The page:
Attitudinal Barriers Can Take Longer To Break Down
By Dave Reynolds, Inclusion Daily Express
February 21, 2006
FRAMINGHAM, MASSACHUSETTS--It has been sixteen years since the Americans with Disabilities Act was signed into law, requiring public buildings, services and programs to be accessible.
While accessibility in small towns and large cities has generally improved, people with disabilities continue to face barriers, particularly when it comes to attitudes toward them and their rights.
Sunday's MetroWest Daily News looked at the concerns of such residents in the east-central Massachusetts towns of Framingham, Holliston, Sudbury, Milford and Ashton -- each of which now have their own disability panels.
"It takes a long time to change attitudes," said Dino DeBartolomeis, who heads the Milford Commission on Disability.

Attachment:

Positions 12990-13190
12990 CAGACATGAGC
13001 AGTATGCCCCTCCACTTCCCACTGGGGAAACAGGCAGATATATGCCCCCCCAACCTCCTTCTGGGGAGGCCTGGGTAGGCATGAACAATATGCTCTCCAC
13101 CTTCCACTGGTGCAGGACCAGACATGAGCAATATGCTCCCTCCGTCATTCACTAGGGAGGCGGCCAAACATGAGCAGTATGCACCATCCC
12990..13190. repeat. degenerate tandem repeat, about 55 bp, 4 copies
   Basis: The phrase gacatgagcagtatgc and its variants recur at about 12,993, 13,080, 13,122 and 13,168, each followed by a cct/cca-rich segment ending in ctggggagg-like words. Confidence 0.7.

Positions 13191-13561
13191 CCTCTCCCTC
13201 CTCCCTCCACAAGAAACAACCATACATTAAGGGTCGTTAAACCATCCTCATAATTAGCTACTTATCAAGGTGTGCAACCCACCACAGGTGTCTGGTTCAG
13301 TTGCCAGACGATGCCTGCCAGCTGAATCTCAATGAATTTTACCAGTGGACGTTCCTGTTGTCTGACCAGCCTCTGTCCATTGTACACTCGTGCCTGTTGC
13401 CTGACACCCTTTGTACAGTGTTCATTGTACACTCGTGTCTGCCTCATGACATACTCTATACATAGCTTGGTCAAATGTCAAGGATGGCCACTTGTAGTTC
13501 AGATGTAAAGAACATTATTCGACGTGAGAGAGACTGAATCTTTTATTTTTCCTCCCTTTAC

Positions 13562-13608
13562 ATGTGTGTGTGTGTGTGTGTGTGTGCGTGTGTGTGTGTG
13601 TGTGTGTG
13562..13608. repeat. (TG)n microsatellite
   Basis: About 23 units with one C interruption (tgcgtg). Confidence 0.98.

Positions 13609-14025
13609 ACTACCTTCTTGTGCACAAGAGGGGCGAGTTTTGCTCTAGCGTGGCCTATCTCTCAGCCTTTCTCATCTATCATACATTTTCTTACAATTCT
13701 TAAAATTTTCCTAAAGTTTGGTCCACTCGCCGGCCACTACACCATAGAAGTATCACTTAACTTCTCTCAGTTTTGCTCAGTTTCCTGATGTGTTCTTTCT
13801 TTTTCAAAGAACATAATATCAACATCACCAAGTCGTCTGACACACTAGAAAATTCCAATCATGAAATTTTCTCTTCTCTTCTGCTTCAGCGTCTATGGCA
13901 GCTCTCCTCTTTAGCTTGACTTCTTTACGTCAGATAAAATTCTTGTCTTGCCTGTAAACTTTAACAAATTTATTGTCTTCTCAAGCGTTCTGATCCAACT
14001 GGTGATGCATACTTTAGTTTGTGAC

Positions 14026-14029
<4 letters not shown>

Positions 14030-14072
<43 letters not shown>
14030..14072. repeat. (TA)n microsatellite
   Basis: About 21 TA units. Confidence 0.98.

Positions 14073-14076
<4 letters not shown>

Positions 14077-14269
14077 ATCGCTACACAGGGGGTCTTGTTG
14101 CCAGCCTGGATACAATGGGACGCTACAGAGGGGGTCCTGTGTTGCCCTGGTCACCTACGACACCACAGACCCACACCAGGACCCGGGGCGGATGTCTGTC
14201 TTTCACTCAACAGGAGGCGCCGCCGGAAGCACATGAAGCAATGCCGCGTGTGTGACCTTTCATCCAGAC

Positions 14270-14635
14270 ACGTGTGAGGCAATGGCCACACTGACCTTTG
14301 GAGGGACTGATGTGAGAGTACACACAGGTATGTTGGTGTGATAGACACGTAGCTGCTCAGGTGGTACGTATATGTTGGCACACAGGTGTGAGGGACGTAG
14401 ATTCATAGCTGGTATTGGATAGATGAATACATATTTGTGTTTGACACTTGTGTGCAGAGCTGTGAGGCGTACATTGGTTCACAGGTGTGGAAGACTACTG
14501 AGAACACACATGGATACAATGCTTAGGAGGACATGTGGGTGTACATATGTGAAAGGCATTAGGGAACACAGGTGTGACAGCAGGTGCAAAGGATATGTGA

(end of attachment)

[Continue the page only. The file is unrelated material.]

Dennis Polselli, chairman of Framingham's Disability Commission, said his town has not yet completed the accessibility self-evaluation that the U.S. Department of Justice required at the beginning of the Clinton administration.
"It's better to get it done now," Polselli said.
Myra Berloff, director of the state's Office on Disability, said: "We have a long way to go."
"Our biggest barrier is attitude. We are working hard to educate people that (everyone) has the same desire to do the same things."
Hollister resident Jim Moore, who was appointed last week to the town's recently-formed Disability Advisory Committee, said: "It's being able to enjoy Holliston . . . and being accessible."
The board was formed on the recommendation of Moore's 20-year-old son, Brian, who uses a wheelchair because of Duchenne muscular dystrophy.
"I think more disabled people are getting out there and being part of the community," Jim Moore added.
"Disabled access still lacking across region" (MetroWest Daily News)